The City of Miami, concerned that loitering homeless people are stunting downtown growth, will go to federal court in an attempt to undo major provisions of a historic legal agreement that for 15 years has protected the homeless from undue arrest and harassment by police.
Miami commissioners voted unanimously on Tuesday to petition the courts to alter a landmark settlement in the 1988 Pottinger v. Miami case, in which 5,000 homeless people and the American Civil Liberties Union sued the city, contending that the police practice of sweeping them off the streets and dumping their belongings for loitering, sleeping on sidewalks or other minor offenses was unconstitutional.
The case, settled by consent decree in 1998, led to a significant expansion of public services to the homeless that has been held up as a national model. The settlement also bars Miami police from arresting homeless people for such “involuntary, harmless acts’’ without first offering them an available bed in a shelter.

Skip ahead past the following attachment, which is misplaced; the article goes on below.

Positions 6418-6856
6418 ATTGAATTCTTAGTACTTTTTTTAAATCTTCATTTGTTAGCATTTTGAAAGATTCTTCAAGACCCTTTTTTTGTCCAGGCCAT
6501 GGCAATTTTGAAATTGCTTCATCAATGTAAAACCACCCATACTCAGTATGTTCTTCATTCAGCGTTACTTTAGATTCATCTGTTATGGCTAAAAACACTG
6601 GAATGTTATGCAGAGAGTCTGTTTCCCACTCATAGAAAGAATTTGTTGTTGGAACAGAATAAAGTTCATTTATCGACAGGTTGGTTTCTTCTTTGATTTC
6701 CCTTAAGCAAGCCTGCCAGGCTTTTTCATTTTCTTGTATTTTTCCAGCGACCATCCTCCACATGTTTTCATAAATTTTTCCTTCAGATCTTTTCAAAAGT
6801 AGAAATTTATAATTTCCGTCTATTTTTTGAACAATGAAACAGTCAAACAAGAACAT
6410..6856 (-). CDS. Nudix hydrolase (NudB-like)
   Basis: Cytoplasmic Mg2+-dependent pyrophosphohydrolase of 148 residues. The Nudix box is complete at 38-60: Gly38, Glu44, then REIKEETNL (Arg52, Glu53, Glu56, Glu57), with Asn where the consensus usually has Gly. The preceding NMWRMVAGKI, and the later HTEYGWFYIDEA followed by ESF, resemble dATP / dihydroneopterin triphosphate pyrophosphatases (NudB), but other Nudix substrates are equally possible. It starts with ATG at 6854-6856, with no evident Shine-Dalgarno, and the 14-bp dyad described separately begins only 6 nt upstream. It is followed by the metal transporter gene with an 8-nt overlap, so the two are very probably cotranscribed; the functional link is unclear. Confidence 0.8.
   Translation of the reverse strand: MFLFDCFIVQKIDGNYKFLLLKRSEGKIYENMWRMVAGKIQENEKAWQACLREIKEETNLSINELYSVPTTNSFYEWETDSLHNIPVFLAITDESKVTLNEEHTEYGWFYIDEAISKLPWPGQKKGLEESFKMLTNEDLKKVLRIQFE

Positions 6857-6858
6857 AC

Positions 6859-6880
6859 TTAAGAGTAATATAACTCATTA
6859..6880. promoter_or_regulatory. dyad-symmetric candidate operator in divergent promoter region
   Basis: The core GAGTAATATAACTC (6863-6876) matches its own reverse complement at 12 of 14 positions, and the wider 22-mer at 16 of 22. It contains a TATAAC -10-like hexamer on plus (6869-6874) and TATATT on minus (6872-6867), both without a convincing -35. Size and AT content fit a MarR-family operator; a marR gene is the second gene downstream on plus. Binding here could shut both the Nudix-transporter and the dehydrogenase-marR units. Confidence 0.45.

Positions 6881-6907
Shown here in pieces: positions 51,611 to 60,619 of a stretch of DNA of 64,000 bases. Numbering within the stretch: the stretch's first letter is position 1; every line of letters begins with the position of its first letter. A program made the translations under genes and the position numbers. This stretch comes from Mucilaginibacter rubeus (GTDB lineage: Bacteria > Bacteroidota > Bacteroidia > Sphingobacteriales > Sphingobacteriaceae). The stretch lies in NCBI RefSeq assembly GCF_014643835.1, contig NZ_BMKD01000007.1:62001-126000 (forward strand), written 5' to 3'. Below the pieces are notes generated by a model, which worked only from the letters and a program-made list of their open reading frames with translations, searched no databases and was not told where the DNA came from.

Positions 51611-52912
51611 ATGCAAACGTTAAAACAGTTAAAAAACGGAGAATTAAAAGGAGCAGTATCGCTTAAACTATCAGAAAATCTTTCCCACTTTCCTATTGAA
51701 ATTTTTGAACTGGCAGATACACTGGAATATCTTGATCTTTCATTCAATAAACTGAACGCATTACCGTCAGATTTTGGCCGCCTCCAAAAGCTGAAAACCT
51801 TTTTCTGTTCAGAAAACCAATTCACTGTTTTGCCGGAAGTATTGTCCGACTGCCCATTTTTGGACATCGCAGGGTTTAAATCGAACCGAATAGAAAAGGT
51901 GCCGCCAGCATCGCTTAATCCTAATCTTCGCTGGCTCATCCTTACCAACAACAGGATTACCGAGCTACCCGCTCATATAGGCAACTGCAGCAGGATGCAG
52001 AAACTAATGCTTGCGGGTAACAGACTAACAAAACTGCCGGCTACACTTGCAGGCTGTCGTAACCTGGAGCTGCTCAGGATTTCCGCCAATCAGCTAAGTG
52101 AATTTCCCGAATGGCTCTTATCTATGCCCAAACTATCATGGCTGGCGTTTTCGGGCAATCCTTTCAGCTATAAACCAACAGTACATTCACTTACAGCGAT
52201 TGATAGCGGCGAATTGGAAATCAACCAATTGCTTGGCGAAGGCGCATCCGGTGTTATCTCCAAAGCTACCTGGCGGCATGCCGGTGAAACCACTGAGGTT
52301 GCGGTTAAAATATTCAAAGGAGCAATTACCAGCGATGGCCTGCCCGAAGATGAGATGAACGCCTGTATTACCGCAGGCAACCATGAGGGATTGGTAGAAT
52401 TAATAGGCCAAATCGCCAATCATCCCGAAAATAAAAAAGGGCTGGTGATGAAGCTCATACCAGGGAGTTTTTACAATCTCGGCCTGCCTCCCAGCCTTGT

Under the resolution adopted Thursday, which drew little to no public attention before the commission meeting, the city will hire an outside attorney to ask a federal judge to grant police greater latitude to detain homeless people and seize and dispose of their belongings. The city will also ask the judge to exclude sexual predators from the Pottinger settlement’s protections.
The effort has been spearheaded by the city’s semi-autonomous Downtown Development Authority, which is tasked with helping the city’s downtown businesses grow. Attorney Jay Solowsky, working with the DDA on a pro bono basis, told commissioners that homelessness is “the single most significant issue we are facing downtown.” Marc Sarnoff, chairman of the city commission and the DDA, works in Solowsky’s office.The city move comes as new downtown condos have attracted tens of thousands of residents, with dozens more residential towers now in development.
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